|English | Español||May 20, 2018 | Issue #39|
Colombian Military Attacks Campesinos
Paramilitaries Continue to Be a Key Arm of the Colombian Government
By Ramón Acevedo
Photos D.R. 2005 Ramón Aceveda
The Colombian military continuously uses the tactic of killing campesinos, dressing them in camouflage, and denouncing them as insurgency. A member of Sigifredos family stated, “The Calibio Battalion came to the house at six in the morning, they grabbed him, tied him up and demanded to know where the guerrilla camps were. But he knew nothing of the sort. He was in shorts, a t-shirt, and some rubber boots when they took him. At 8 in the morning, about 100 meters from the house we heard machine gun fire. When the military left at 4pm we saw them taking his dead body dressed in camouflage.” Members of the Battalion Calibio have been confirmed by various campesino sources to work with and actually operate as paramilitaries.
Memorial to Luis Sigifredo Castaño near the site of his assassination.
After many years of international and national pressure to abide by international human rights, the Colombian government continues to use the military and paramilitary “death squads” as main weapons against the civilian population and political opposition. For decades, the Colombian military and their paramilitary allies have enjoyed a high level of impunity from judicial processes. Most recently, on October 23rd the head of Colombia’s secret police (DAS), Jorge Noguera, resigned after the discovery of tapes discussing the agency’s alleged plans to give intelligence information to the paramilitaries. In addition, the paramilitaries have boasted many times of how they control more than 35 percent of the Colombian congress.
Soldiers of the Calibio Battalion on the march in Antioquia.
The law has been widely criticized for letting the country’s worst human rights abusers off the hook while doing nothing to truly dismantle paramilitary networks that continue to operate. New paramilitary groups have even been reported to have emerged since the law’s passage. Nevertheless, the law received great support from the U.S. State Department before and after its passage, and recently received an endorsement from the European Union.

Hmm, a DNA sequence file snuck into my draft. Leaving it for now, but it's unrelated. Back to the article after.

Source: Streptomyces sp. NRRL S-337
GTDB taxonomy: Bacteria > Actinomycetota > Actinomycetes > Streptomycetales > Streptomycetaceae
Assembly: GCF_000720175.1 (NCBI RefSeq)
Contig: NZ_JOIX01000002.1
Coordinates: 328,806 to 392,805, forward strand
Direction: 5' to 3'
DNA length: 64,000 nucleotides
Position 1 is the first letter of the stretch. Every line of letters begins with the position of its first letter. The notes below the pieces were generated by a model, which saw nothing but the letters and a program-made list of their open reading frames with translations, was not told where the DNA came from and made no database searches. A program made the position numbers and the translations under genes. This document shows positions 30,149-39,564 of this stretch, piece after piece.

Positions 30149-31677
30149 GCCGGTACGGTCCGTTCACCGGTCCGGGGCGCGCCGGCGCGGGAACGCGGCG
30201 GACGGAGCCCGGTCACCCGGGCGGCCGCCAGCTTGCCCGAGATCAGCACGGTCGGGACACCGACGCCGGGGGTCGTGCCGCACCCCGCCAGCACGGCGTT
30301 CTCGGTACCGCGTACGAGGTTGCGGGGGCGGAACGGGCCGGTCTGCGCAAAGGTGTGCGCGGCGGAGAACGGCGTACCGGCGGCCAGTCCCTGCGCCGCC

It is also important to note that the 40-year-old Colombian civil war is exacerbated by increasing military aid from the United States. Since 1999, when Plan Colombia was signed, over $4 billion U.S. dollars have been funneled into the police and military of Colombia. Meanwhile, human rights abuses by the government forces and their paramilitary allies have increased significantly. Nevertheless, as recently as August the State Department was “certifying” Colombia on human rights, and the foreign aid law the U.S. Congress passed last week continues to supply Colombia with more military aid than any country outside of the Middle East.
Common sight in rural Colombia: piles of spent shell casings on the ground.
In response, campesinos from northeastern Antioquia have created social organizations, such as the ACVC and CAHUCOPANA, to protect their rights, and to create socio-economic projects to help the people of the region. These organizations have set up projects dealing with housing, food, education, health, documentation of human rights violations, and protection of their communities. Since their creation, however, both of these organizations have been violently attacked by the government and the paramilitaries.
In an interview a leader of the ACVC stated, “To the citizens and social organizations of the United States we ask that you stand in solidarity with the Colombian campesino. Military, economic, and political intervention by your government has been devastating to our people. Your neo-liberal economy does nothing but take from the mouth of our children. Your helicopters, weapons, and troops support an oppressive, violent government.”
- The Fund for Authentic Journalism